In October 2013, four sampling sites were selected in the invaded area, which were not regularly spaced, because each sampling site had a different substratum. The distance between the San Saba (SS) and Acqualadrone (AC) sites is about 2.8 km and between the site Acqualadrone (AC) and Tono (TO) about 1.4 km (see Fig. 2). At each site, two stations spaced about 50 m apart were fixed at a depth of 3–6 m, corresponding to the bathymetric range covered by the alga. A further station was sampled at Tono (Tono B), due to the presence of a small Halophila stipulacea (Forsskål) Ascherson bed. In each station, three 20 × 20 cm random replicates were collected to evaluate biomass (fresh weight, including rhizoids), the percentage cover was visually estimated by using a frame with twenty-five 4 × 4 subquadrats (Mangialajo et al., 2008) (three replicates).
Specimens of Caulerpa for morphological observation were hand-collected from each substatum type. Collections were examined while fresh, and were then preserved in 4 % formaldehyde-buffered seawater. Samples were deposited at the laboratory of Benthos Ecology, Department of Biological and Environmental Sciences, Messina University, Italy.
The collected thalli at all the above-mentioned sites had green, erect fronds, branched once or twice, 3–4 cm high and 2–4 mm broad; rachis, broad 0.5–1.0 mm, cylindrical to the base and compressed towards the apex, showing oppositely arranged closely adjacent distichous pinnules, seldom tristichous; pinnules,1–2 mm long and 0.2–0.4 mm broad, slightly compressed and curved at the tip; slender creeping stolons were 0.5–1.0 mm in diameter; frequent and short rhizoidal pillars about 3 mm long were also observed.
Specimens from this area corresponded well to the Caulerpa strain previously reported as C. taxifolia from Turkey (Cevik et al., 2007) and C. taxifolia var. distichophylla collected from Southern Sicily (Italy) (Jongma et al., 2013).
Ballast water unloading, ship traffic, aquarium trade and anchoring have been suggested as the main vectors of diffusion of C. taxifolia var. distichophylla in the Mediterranea Sea (Jongma et al., 2013; Musco et al., 2014). The current record, which is characterised by a marked discontinuity with respect to the recent report from northwestern Sicily (Musco et al., 2014), as well as from the earlier records from the Strait of Sicily (Jongma et al., 2013), is consistent with a human-mediated dispersal. In this respect, shipping traffic through the Strait of Messina might represent the main vector for the northwards spread of the species. In the newly invaded area, which is a popular destination for tourists but lacks commercial shipping and fishing activities, only the anchoring of touristic vessels can be considered a probable vector of introduction.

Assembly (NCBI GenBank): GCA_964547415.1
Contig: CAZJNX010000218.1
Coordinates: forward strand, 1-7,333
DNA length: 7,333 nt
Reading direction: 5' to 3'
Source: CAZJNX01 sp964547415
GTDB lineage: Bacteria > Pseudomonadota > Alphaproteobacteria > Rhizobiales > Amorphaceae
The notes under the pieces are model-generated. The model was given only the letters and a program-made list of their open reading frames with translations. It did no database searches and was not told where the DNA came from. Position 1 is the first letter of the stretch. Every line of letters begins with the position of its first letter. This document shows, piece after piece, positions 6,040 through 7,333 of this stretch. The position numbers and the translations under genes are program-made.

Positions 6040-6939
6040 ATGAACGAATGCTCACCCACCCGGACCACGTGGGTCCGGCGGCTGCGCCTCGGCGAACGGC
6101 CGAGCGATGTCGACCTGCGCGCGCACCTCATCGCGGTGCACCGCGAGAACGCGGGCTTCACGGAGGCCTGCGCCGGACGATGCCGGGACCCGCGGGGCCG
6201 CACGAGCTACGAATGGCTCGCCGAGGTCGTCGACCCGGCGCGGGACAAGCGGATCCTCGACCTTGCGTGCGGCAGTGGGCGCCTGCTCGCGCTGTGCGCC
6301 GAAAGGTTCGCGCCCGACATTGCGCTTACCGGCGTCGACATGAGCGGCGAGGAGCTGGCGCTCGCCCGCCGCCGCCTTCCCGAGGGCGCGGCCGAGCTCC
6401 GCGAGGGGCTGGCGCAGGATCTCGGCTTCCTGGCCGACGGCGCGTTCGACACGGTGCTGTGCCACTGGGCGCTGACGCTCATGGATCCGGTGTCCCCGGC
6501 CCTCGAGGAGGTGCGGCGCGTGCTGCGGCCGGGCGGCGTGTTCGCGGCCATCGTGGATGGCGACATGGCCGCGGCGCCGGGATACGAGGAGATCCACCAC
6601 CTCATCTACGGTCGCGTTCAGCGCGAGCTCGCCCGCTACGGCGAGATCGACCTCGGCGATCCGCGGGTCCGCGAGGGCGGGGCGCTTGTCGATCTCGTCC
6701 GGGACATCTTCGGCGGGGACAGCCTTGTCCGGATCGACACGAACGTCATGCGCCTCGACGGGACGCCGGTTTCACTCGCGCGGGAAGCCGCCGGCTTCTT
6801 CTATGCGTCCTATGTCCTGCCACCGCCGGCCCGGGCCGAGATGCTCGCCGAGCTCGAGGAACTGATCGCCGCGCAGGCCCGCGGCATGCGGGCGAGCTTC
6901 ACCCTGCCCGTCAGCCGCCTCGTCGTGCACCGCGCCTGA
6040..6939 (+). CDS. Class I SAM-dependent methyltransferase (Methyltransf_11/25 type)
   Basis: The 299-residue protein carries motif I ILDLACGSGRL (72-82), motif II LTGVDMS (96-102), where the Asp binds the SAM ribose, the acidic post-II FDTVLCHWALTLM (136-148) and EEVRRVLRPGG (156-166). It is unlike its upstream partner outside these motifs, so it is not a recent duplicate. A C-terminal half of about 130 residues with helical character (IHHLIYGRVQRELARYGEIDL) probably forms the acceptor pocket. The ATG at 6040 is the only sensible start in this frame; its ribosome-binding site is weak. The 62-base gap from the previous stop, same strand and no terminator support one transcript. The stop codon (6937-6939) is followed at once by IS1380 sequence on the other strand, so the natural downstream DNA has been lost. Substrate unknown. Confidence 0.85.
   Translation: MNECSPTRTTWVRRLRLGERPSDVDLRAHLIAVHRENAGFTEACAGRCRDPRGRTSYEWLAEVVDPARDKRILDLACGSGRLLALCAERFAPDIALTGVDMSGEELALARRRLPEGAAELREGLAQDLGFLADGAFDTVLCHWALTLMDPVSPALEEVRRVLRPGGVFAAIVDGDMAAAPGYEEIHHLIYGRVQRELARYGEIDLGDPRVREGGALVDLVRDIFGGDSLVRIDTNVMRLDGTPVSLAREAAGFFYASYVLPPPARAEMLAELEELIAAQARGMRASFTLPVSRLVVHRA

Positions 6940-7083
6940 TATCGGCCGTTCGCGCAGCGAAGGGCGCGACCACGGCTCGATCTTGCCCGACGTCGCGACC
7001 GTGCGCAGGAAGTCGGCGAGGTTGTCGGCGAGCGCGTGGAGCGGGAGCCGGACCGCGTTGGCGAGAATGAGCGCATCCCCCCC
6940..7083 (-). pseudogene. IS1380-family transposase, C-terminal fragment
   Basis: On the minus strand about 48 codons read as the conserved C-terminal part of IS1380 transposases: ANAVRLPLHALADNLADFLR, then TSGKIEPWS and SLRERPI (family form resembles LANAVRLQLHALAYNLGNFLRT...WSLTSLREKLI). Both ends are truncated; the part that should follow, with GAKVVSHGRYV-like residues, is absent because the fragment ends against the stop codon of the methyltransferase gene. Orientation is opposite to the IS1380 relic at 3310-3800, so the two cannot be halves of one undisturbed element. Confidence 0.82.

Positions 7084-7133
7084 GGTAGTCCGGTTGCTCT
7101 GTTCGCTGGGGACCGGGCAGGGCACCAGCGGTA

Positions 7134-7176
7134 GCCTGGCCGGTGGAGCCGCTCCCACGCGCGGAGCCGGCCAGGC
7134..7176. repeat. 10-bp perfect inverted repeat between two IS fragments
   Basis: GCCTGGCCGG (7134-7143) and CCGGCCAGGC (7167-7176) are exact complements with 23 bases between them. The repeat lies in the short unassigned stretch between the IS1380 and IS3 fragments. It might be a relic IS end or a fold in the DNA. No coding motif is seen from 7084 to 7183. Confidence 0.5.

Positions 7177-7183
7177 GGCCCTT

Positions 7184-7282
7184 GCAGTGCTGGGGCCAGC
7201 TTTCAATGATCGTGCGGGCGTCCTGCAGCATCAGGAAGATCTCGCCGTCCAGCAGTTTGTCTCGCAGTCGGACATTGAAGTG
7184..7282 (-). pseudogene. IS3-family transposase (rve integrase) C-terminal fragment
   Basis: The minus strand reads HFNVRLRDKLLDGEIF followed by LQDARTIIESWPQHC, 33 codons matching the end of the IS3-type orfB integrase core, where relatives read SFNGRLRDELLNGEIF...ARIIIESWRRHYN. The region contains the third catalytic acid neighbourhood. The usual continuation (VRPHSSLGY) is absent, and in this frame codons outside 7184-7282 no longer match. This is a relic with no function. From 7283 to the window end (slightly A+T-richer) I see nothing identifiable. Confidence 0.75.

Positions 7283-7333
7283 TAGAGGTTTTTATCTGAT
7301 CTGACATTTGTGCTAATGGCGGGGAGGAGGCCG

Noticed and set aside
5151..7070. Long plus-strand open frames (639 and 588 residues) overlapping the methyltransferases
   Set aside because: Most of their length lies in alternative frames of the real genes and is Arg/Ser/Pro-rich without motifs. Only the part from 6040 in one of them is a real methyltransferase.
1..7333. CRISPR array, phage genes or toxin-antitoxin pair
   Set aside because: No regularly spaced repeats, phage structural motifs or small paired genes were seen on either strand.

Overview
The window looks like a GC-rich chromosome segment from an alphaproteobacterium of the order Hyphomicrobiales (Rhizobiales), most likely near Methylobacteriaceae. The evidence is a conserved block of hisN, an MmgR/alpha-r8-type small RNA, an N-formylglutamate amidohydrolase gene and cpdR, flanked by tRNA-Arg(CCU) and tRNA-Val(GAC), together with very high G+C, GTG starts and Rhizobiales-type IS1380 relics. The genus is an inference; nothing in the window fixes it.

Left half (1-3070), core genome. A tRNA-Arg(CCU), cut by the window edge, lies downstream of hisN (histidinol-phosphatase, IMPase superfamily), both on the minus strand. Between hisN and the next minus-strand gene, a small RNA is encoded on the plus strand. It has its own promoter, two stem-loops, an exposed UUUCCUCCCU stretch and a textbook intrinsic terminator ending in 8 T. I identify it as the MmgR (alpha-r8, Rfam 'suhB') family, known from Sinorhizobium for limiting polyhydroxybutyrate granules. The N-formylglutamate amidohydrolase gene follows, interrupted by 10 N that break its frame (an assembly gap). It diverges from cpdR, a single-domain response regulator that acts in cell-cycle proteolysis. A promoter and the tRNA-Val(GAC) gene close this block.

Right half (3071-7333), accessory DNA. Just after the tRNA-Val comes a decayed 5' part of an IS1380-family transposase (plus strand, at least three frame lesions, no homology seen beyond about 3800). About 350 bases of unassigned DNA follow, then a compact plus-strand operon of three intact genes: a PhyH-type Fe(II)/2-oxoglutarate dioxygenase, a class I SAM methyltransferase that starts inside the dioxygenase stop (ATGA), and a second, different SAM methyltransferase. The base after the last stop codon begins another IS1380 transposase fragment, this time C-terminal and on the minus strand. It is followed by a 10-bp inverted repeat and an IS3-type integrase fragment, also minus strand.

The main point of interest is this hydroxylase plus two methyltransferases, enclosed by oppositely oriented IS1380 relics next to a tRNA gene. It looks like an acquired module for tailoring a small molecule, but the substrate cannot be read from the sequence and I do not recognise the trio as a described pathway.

The authors would like to thank G. Fasano and G. Scarfì for their help in sampling.
Availability of data and materials
This paper is the first part of a research project. The autors will publish the whole data set at a later time.
MP, SG and NS designed the field surveys. MP and SG carried out the sampling. CB carried out the morphological analysis. MP drafted the manuscript, SG contributed to the manuscript drafting. All authors read and approved the final manuscript.
The authors declare that they have no competing interests.
Open AccessThis article is distributed under the terms of the Creative Commons Attribution 4.0 International License (http://creativecommons.org/licenses/by/4.0/), which permits unrestricted use, distribution, and reproduction in any medium, provided you give appropriate credit to the original author(s) and the source, provide a link to the Creative Commons license, and indicate if changes were made. The Creative Commons Public Domain Dedication waiver (http://creativecommons.org/publicdomain/zero/1.0/) applies to the data made available in this article, unless otherwise stated.